By Juan Barquin
By Amy Nicholson
By Alan Scherstuhl
By Travis Cohen
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By Stephanie Zacharek
By Amy Nicholson
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Where has Robert Downey Jr. gone? There's no doubt he's the star of Iron Man 3; he sprints through the picture like a neurotic panther. Yet he's absent, detached in a Zen-like way from the whole affair. The nakedness that defines his best performances — in any role, up to and including the first Iron Man, in 2008 — has become, paradoxically, a kind of mask, not unlike the sleek, airbrushed-looking one he wears as the superhero incarnation of cocky gazillionaire Tony Stark.
In the first Iron Man, Downey's performance wasn't so far from the one he'd given years earlier in Chaplin. Both characters shouldered enormous egos surrounded by shells of fragility — you had to love the whole egg. But today, Downey could play Stark in his sleep. The jittery self-doubt, the look-at-me hubris, the Boy Scout cluelessness about women: He can dial up whatever he needs. He's become so proficient in his believability that you can hardly believe a minute of it.
Maybe you don't need to believe much in Iron Man 3. This is the first in the franchise to be directed by Shane Black and only the second picture the prolific action screenwriter has made. (The first was the marvelously nerve-jangling Kiss Kiss Bang Bang, also starring Downey.) On the plus side, Black has a puckish sense of humor, and he shows a healthy resistance to the comic-booky self-seriousness of the Batman movies. The villains in Iron Man 3, for example, include the Mandarin, a pointy-bearded sage who's half Osama bin Laden, half Ming the Merciless. He's played with bug-eyed hamminess by Ben Kingsley, and the movie is spooky, silly, or both whenever he's onscreen.
But the big problems with Iron Man 3 are less specific to the movie itself than they are characteristic of the hypermalaise that has infected so many current mega-blockbusters — too much plot, too much action, too many characters, too many pseudo-feelings. The mechanics of Iron Man 3 are complex and rambunctious, like Keystone Kops, bouncing off one another and ultimately canceling one another out. The movie opens with a flashback to 1999, before Tony Stark suffered the near-fatal injury that led to his becoming a superhero. He's a playboy having a fling with a nerdy-gorgeous scientist (played by a beguiling but underused Rebecca Hall) who has discovered a breakthrough nanotechnology that, in the wrong hands, can turn human beings into flaming weapons. The wrong hands, it turns out, belong to Guy Pearce's sleazy-debonair Aldrich Killian, who, in the movie's present, plans to use this fancy science to kidnap the president.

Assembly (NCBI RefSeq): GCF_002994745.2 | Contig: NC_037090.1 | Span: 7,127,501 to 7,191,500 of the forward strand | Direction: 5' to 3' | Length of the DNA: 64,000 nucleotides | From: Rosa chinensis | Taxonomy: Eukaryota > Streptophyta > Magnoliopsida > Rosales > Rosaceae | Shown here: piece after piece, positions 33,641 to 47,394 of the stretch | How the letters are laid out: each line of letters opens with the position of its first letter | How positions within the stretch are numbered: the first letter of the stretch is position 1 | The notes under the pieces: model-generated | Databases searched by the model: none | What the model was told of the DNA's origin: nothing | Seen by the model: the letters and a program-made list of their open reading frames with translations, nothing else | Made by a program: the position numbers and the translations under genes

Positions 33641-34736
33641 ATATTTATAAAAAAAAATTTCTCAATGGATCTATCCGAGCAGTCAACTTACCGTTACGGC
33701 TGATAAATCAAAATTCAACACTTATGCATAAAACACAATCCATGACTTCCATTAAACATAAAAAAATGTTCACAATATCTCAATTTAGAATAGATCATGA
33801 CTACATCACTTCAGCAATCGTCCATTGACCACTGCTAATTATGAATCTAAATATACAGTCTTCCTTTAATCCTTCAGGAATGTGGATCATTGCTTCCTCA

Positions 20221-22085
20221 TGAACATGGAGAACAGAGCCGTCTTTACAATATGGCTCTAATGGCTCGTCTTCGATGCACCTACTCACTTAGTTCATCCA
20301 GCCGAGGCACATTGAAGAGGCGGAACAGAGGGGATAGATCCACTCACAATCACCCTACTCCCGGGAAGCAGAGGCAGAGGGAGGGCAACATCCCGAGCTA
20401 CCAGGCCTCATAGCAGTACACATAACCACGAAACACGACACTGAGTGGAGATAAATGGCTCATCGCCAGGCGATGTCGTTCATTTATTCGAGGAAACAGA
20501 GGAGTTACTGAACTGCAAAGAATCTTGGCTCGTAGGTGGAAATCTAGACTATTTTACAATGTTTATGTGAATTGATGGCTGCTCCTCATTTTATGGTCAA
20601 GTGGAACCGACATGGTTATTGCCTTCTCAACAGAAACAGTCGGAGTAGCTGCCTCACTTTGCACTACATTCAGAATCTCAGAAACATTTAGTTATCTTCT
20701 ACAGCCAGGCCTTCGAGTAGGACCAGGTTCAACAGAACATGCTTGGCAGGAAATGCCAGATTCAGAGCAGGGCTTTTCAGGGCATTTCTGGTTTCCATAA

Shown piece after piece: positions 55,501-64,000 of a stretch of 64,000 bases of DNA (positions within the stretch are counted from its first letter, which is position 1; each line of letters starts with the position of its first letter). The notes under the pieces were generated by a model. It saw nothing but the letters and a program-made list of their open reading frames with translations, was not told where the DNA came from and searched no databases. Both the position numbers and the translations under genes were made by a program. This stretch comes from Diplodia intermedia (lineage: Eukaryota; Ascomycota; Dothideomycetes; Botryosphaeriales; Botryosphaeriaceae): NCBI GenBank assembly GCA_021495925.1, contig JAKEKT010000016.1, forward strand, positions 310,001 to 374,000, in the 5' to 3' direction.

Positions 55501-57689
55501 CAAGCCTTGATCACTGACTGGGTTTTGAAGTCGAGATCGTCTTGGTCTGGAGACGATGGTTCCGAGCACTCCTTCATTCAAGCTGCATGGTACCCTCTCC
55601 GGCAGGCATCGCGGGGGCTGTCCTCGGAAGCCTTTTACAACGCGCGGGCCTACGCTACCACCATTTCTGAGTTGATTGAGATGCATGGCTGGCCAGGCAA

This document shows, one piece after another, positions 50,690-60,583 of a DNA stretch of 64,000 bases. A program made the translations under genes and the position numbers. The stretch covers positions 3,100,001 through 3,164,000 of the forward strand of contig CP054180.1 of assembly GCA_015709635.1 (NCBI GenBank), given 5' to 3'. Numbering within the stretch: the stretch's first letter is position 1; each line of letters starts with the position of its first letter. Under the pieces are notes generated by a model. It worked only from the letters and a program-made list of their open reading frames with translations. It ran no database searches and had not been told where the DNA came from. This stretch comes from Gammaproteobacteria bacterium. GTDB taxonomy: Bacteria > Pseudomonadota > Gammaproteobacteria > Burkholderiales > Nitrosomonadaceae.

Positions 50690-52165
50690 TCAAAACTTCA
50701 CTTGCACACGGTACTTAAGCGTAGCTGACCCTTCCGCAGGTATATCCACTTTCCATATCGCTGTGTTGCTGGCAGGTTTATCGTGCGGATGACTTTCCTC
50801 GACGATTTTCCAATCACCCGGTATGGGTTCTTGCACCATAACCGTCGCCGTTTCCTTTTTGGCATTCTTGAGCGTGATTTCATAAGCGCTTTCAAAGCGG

Along the way, Killian tries to seduce Stark's now-live-in girlfriend, Pepper Potts (Gwyneth Paltrow). He might have a shot: It's Christmastime, and Stark's gift to her is a stuffed rabbit the size of a water tower. For that and other reasons, Stark is banished to the bad-boyfriend doghouse, though he claims to have a good excuse for his erratic behavior: He's a sleepless mess, self-tortured to the point of exhaustion, and he can concentrate on nothing beyond adding to his collection of increasingly sophisticated Iron Man suits — he's become Flash Gordon's answer to Pierre Cardin.
Stark will need those suits to fend off a fusillade of special effects, including but not limited to bad guys whose flesh glows fiery orange, the usual explosions of increasing intensity, and the destruction of Stark's futuro-groovy seaside home and suit-building atelier. The gratuitous grandness of these effects shouldn't be underestimated: They're big, all right, and the finale includes a soaring phalanx of Iron Men that's at least momentarily awe-inspiring.
Yet all of this adds up to so little. (To the extent that directors of photography even matter in superhero movies anymore, Iron Man 3 was shot by John Toll, and it looks generically extravagant.) There's no real drama here, or if there is, Black gives us no time to let it sink in before moving on to the next cataclysmic signpost. The picture's climax, especially, strives for emotional grandeur: Black and Downey even toy with the idea of a tragic ending.
Any despair we might feel, however, is quickly and cheerfully reversed. Nothing in Iron Man 3 is all that dark or serious, despite Downey's autopilot efforts to prove how dark and serious his character really is. Stark broods, he wisecracks, he offers throwaway advice to a winsome kid (played by Ty Simpkins) whose father has split: "Dads leave; there's no need to be a pussy about it." Downey's firecracker dialogue sometimes feels improvised — maybe it is — and it's often bitterly funny. To respond to his vulnerability is to thrill to his sharpness as well; keeping up with him is much of the pleasure of watching him.
But Downey may have taken Tony Stark as far as he can. He's as fine an actor as we've got, always alive and receptive without being too precious about it. Which is why it's strange to watch a Downey performance and feel nothing. He has a great deal of swagger and perhaps more physical agility than ever. But perhaps even he is exhausted by the too-muchness of Iron Man 3 and its ilk. Or maybe it's time for those of us who adore him to face facts: It's too hard to love a man who dresses like a toy.
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